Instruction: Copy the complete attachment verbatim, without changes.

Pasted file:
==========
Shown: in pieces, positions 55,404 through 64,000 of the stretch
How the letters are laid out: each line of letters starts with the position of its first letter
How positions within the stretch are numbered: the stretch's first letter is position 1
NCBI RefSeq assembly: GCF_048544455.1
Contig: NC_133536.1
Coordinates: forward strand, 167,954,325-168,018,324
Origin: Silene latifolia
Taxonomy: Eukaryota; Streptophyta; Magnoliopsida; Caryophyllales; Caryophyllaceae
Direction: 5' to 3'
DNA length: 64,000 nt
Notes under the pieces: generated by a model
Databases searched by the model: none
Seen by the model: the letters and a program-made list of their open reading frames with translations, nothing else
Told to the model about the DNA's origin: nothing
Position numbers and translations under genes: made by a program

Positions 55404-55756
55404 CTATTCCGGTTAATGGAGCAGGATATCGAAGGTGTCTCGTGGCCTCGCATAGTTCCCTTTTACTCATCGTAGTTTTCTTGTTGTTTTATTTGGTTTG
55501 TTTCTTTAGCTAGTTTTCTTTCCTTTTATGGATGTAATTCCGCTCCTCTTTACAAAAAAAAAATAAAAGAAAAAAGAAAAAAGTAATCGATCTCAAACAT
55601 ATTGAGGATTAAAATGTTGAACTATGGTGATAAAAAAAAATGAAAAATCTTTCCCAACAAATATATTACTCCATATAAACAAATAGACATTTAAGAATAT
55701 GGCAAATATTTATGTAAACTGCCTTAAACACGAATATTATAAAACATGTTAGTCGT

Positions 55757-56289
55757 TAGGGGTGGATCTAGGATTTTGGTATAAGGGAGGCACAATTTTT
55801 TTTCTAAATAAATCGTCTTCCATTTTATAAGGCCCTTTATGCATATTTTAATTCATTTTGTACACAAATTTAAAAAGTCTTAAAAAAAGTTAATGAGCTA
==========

Shown: in pieces, positions 55,404 through 64,000 of the stretch
How the letters are laid out: each line of letters starts with the position of its first letter
How positions within the stretch are numbered: the stretch's first letter is position 1
NCBI RefSeq assembly: GCF_048544455.1
Contig: NC_133536.1
Coordinates: forward strand, 167,954,325-168,018,324
Origin: Silene latifolia
Taxonomy: Eukaryota; Streptophyta; Magnoliopsida; Caryophyllales; Caryophyllaceae
Direction: 5' to 3'
DNA length: 64,000 nt
Notes under the pieces: generated by a model
Databases searched by the model: none
Seen by the model: the letters and a program-made list of their open reading frames with translations, nothing else
Told to the model about the DNA's origin: nothing
Position numbers and translations under genes: made by a program

Positions 55404-55756
55404 CTATTCCGGTTAATGGAGCAGGATATCGAAGGTGTCTCGTGGCCTCGCATAGTTCCCTTTTACTCATCGTAGTTTTCTTGTTGTTTTATTTGGTTTG
55501 TTTCTTTAGCTAGTTTTCTTTCCTTTTATGGATGTAATTCCGCTCCTCTTTACAAAAAAAAAATAAAAGAAAAAAGAAAAAAGTAATCGATCTCAAACAT
55601 ATTGAGGATTAAAATGTTGAACTATGGTGATAAAAAAAAATGAAAAATCTTTCCCAACAAATATATTACTCCATATAAACAAATAGACATTTAAGAATAT
55701 GGCAAATATTTATGTAAACTGCCTTAAACACGAATATTATAAAACATGTTAGTCGT

Positions 55757-56289
55757 TAGGGGTGGATCTAGGATTTTGGTATAAGGGAGGCACAATTTTT
55801 TTTCTAAATAAATCGTCTTCCATTTTATAAGGCCCTTTATGCATATTTTAATTCATTTTGTACACAAATTTAAAAAGTCTTAAAAAAAGTTAATGAGCTA